Survey: Credit Card Rights
Read more about How to Dispute a Credit Card Charge
CreditDonkey consumer rights survey reveals a surprising number of consumers not knowing their rights.
Becoming an informed consumer is the first step toward taking control of your financial life.
A surprising 7 out of 10 respondents do not know the Fair Credit Billing Act (FCBA) limits their responsibility for unauthorized charges to a credit card to only $50.
Nearly a quarter believe the limit is $100. Another 3 in 10 believe it’s $500.
Read our infographic on how to dispute credit card charges for tips on what to do the next time you see unauthorized charges on your credit card statement.
More than 4 in 10 consumers incorrectly believe credit card issuers can increase interest rates after the first 6 months. Nearly 1 in 10 believes issuers can never increase interest rates.
In general, thanks to the Credit CARD ACT of 2009, credit card companies cannot increase your rate for the first 12 months after you open an account.
To be sure, there are some exceptions:
1 in 6 consumers believe credit card issuers can raise rates on an existing balance "any time the issuer feels like raising it."
Remember, you have rights. While applying for too much credit may impact your credit score, credit card issuers cannot raise your interest rate on your existing balance simply because you have applied for too much credit or any time they feel like it.
Thanks to the Credit CARD Act, increased rates can apply only to new charges. To be sure, there are some exceptions such as if you have a variable interest rate, you make a late payment, or when a promotional rate (such as an introductory rate) period ends.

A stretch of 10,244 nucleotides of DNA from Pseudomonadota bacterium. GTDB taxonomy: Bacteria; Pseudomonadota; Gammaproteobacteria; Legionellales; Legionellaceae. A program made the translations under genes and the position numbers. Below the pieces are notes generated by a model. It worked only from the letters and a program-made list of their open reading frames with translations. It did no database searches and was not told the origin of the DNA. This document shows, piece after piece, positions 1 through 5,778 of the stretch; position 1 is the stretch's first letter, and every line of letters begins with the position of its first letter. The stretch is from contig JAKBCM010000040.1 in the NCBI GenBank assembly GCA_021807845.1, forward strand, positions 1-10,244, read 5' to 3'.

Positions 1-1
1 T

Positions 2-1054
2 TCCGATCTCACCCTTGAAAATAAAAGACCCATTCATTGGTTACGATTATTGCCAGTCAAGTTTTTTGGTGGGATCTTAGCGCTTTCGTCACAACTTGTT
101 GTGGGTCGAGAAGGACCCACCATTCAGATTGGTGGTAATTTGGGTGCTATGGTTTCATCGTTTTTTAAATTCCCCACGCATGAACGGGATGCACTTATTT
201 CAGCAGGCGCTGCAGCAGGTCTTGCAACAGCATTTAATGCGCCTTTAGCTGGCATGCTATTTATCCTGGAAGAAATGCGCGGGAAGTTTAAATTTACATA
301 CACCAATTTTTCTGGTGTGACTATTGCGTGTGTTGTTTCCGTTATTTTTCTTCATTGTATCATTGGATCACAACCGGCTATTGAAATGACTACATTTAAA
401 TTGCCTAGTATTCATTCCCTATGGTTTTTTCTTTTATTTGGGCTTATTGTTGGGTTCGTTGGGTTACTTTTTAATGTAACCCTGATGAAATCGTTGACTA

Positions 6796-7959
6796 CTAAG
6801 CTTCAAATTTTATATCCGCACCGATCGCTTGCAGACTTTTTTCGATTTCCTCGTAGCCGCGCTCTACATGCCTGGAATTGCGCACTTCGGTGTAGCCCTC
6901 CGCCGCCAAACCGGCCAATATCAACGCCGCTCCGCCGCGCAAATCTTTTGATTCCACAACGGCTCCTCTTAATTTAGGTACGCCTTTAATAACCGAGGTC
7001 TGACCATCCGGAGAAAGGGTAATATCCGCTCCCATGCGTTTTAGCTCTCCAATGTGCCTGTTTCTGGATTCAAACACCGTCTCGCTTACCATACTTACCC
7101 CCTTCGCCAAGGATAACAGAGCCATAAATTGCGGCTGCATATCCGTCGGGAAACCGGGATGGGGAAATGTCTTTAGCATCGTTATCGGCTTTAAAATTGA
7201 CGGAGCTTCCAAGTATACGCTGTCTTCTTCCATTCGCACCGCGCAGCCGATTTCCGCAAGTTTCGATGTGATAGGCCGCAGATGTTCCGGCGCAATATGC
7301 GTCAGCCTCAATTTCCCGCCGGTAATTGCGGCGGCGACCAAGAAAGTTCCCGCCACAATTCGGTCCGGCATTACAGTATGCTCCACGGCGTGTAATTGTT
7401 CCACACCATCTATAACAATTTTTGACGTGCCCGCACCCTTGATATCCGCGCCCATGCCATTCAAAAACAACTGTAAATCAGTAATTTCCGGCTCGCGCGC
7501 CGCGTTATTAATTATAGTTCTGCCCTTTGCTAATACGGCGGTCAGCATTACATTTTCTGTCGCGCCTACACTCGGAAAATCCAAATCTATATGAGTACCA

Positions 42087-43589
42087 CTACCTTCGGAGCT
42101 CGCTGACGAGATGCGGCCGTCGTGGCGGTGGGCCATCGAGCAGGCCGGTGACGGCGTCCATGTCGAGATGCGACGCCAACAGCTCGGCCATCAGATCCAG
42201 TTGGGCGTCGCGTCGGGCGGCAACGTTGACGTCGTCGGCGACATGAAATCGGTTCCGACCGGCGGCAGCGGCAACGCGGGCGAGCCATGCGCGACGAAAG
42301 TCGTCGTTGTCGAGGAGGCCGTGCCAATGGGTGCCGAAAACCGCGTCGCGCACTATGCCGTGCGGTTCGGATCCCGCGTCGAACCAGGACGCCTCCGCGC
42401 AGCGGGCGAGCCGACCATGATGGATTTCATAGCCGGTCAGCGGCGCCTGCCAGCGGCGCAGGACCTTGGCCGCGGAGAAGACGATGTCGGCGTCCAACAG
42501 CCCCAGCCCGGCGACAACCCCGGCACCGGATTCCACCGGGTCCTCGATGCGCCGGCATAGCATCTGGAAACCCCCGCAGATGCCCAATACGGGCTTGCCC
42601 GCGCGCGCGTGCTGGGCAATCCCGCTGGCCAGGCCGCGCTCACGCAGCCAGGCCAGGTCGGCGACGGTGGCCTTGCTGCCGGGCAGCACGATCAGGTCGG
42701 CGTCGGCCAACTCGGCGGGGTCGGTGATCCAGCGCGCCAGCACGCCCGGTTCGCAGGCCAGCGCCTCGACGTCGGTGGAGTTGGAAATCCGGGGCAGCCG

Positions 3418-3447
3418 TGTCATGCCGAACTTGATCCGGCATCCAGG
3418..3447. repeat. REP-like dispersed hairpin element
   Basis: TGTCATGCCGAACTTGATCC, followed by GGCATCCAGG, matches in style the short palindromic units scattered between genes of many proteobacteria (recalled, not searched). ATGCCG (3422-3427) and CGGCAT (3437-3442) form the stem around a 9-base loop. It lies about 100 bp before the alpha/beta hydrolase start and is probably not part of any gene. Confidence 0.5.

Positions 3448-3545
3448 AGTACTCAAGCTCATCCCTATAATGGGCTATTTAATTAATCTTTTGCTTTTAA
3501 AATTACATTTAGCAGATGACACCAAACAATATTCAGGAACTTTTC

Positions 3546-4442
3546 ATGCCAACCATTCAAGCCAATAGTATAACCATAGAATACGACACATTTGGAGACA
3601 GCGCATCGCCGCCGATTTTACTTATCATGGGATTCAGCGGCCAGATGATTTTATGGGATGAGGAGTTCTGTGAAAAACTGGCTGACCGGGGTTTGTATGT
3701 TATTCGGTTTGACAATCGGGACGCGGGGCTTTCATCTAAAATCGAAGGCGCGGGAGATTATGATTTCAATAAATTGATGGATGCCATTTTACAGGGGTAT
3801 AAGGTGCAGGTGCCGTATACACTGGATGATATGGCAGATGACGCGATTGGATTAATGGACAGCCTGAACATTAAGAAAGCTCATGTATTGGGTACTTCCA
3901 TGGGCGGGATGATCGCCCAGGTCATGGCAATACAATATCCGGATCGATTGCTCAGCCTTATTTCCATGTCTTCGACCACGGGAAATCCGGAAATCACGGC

Another surprising finding: 55% of respondents think they have only 30 or 45 days to get a dispute letter in front of a creditor to take advantage of the federal consumer protection law.
In fact, as 23% indicated, a creditor has to receive the dispute letter within 60 days, before the consumer can take advantage of FCBA's consumer protections.
22% of respondents think they have as long as 90 days. While the creditor must resolve the dispute within two billing cycles and take no longer than 90 days, consumers have to make sure the creditor receives the dispute letter within 60 days after the first bill containing the error was mailed to them.
Half of respondents indicated they still need to pay the questioned amount while a dispute is under investigation.
In fact, you may withhold payment on the amount. But you must pay any part of the bill not in question, including finance charges on the undisputed amount. To be sure, the disputed amount may still be applied against your credit limit.
The survey results were eye-opening for our team. Consumers can have a healthy financial life only if they are informed and know their rights. Yet a sizeable number of Americans are unaware of their rights and responsibilities. We will continue our mission to help Americans make informed credit decisions.
The Fine Print: In early July 2012, CreditDonkey conducted the survey of 504 Americans using multiple-choice questions on common credit card concerns. This is part two of two from our survey. For part one, please read the findings from Credit Card Debt in America.
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